Infertility claims arising from transvaginal mesh and transvaginal tape

Help and Support

Transvaginal mesh and transvaginal tape surgery can lead to patients suffering from many different complications, and infertility claims for compensation is a major one.

There have been concerns over the safety of using vaginal mesh and tape for longer than a decade, yet they are still being used today across the world. After high numbers of complications have been reported, investigations have occurred across the globe and the use of transvaginal mesh and tape has been strongly discouraged by many experts, and it is only now used in extreme cases in many places.

Whilst this is a big win for women who have suffered as a result of vaginal mesh and tape, the use of such devices has not stopped, meaning there is still a way to go. Further, those who have already suffered the consequences need help when it comes to a legal case for personal injury compensation.

Risks of transvaginal mesh and transvaginal tape surgery

We are here to help victims of transvaginal mesh or transvaginal tape surgery claim the compensation that they deserve if they are eligible. We have years of experience handling claims for these types of issues, and we have helped victims recover millions in damages for medical matters like this.

An important talking point is about the risks. If you have not been properly informed about the risks involved with transvaginal mesh or transvaginal tape surgery, you could be eligible to make a claim.

Below are some of the most common risks associated with these surgeries;

  • Bleeding;
  • Device protrusion that will require surgery to rectify;
  • Erosion of the mesh implant device and / or the vaginal tissue;
  • Incontinence;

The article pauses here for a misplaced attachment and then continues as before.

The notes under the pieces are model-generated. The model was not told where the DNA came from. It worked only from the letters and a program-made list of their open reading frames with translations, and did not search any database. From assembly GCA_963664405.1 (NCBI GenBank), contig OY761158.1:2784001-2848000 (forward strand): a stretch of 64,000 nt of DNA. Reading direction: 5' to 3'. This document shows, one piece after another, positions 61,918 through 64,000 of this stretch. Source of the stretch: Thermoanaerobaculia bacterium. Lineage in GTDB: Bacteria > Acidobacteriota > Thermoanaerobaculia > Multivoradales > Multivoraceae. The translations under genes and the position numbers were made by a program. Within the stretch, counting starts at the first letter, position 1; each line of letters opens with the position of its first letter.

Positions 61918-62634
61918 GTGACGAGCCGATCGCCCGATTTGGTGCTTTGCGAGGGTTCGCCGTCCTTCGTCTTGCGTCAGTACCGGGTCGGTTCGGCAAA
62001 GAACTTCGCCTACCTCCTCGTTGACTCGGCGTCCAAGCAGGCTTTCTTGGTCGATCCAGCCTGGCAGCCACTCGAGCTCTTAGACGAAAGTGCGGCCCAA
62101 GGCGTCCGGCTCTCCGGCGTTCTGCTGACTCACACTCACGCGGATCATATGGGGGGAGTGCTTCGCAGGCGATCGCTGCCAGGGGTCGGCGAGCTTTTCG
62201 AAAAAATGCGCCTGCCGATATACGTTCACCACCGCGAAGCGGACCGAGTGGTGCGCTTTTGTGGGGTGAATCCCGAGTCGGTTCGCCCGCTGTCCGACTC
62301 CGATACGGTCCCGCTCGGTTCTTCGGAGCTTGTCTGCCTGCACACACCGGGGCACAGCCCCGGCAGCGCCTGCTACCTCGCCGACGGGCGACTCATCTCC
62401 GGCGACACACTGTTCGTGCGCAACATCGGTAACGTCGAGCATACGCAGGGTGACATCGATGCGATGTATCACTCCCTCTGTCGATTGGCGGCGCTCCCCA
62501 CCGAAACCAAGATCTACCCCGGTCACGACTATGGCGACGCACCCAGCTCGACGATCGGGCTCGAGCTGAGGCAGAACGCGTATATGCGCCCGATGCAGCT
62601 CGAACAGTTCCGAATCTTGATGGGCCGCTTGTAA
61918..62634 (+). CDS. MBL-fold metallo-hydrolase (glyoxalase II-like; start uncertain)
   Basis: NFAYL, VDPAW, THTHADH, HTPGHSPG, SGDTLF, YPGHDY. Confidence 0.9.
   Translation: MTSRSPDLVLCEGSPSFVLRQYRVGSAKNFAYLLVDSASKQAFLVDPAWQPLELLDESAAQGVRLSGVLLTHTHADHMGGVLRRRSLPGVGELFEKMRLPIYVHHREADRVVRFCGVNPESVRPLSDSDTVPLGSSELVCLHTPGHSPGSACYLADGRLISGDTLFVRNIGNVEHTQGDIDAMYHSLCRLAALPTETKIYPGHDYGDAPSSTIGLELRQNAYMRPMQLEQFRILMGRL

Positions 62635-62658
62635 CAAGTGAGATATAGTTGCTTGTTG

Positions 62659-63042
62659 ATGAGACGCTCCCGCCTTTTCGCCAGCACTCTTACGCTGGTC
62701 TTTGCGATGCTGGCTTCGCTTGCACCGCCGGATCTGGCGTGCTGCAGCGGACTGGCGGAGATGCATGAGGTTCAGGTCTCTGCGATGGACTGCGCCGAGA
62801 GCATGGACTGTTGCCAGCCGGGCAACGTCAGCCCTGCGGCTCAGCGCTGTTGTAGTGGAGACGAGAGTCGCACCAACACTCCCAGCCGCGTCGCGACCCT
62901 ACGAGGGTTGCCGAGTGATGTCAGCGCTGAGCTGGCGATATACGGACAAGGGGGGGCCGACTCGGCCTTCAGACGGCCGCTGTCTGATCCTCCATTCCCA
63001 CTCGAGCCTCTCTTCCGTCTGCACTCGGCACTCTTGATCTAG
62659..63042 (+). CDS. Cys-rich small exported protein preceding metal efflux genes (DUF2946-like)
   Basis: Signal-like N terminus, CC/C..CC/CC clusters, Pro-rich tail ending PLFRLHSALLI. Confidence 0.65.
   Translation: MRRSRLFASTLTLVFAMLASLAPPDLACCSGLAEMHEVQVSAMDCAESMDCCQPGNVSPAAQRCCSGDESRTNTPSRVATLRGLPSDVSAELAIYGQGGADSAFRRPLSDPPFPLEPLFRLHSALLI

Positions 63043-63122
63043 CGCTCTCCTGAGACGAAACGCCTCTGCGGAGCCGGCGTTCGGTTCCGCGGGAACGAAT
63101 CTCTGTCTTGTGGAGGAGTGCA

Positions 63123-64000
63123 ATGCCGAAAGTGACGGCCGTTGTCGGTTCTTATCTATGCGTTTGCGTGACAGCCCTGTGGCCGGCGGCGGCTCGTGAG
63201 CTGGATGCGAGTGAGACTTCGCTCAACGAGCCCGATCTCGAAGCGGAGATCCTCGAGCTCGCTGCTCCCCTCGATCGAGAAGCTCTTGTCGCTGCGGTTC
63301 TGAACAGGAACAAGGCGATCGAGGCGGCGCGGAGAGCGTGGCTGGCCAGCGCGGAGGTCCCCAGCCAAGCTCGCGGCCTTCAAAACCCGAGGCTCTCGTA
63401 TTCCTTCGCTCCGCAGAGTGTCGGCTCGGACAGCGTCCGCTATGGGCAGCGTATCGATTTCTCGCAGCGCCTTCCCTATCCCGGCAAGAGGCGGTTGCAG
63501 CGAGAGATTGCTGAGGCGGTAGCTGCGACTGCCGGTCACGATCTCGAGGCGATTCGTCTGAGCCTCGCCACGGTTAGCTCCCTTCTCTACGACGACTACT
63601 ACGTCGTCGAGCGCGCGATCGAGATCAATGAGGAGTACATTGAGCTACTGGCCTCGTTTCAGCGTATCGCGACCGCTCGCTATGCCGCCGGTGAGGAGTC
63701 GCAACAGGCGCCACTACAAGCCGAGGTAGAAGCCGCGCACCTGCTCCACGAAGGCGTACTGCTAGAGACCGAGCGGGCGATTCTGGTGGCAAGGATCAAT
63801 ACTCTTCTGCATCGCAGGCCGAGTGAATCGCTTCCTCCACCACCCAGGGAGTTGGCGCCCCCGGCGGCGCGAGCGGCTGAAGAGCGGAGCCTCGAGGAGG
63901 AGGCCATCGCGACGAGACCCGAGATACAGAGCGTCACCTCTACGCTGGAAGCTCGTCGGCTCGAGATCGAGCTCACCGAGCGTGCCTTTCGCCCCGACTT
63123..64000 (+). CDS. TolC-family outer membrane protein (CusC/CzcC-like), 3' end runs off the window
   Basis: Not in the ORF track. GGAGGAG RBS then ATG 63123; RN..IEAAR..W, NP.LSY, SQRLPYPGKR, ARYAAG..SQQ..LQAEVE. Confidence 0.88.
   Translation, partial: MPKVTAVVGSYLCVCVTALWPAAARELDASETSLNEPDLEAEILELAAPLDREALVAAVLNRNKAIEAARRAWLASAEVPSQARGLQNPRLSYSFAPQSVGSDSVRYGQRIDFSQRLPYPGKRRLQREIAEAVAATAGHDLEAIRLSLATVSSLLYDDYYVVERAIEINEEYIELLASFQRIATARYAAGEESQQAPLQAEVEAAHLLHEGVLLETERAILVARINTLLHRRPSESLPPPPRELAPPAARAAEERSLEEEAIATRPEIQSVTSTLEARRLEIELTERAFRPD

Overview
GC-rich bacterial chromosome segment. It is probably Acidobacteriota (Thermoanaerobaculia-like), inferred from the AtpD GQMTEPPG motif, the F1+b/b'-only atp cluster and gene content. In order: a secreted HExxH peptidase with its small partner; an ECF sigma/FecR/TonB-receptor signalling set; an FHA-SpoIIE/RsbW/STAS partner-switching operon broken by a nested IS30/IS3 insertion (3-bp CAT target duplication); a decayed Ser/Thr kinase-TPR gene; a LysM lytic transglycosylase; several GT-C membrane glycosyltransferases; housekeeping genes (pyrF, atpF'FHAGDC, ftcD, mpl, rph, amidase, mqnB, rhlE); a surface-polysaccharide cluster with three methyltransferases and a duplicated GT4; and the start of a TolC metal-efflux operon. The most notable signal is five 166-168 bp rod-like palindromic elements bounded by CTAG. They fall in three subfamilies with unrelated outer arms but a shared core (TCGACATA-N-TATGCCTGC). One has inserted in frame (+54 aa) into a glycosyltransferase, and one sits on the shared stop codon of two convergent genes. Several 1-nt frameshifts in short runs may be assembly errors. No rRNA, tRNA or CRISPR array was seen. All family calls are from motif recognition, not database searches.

• Infections;
  • Internal injuries;
  • Nerve damage (can cause pain and numbness);
  • Neuromuscular problems (impairment of the muscles);
  • Organ perforation (e.g. perforation of the bladder or bowel during the procedure);
  • Pain: some women have reported constant vaginal and abdominal pain, leaving some unable to work or even walk;
  • Prolapsing;
  • Reduced mobility;
  • Sexual function problems: pain (dyspareunia) during sexual intercourse.

You can read more about complications here.

Some women have also suffered from fertility issues after their vaginal mesh or tape surgery. If you have suffered in this way, infertility claims for compensation is a niche factor that we can look into for you, and it is an important one to address.

Making infertility claims

When victims make infertility claims for compensation, there are multiple factors we can look at. The following are some of the things that we can consider;

  • Damages for the pain and suffering caused;
  • Damages for any loss of amenity. In the case of mesh compensation claims, the loss of physical ability or physical incapacity, and the loss of, or impaired, sexual function and ability to reproduce;
  • Damages to cover loss of earnings from time off work, including where a Claimant is unable to work at all (lost earnings claim that spans a lifetime can be high);
  • Damages for care and assistance: whether professionally provided, or from friends and family
  • Damages to cover pain management costs; treatment and medication

Infertility claims can be extremely serious, and we know how damaging they can be for women. When looking at your claim, we fully consider the damage to your mental and physical well-being and fight to get you the full compensation amount you deserve.

The guidelines that we use to value claims for compensation specifically address infertility issues, so the legal precedents are there for us to use to help you.

Claim with the Vaginal Mesh Lawyers

If you have suffered any complications as a result of transvaginal mesh or transvaginal tape surgery, you could be eligible to make a compensation claim with the Vaginal Mesh Lawyers.

Speak to our expert legal team today for free, no-obligation advice about your claim today here.

IMPORTANT: advice on this page is intended to be up-to-date for the 'first published date'.

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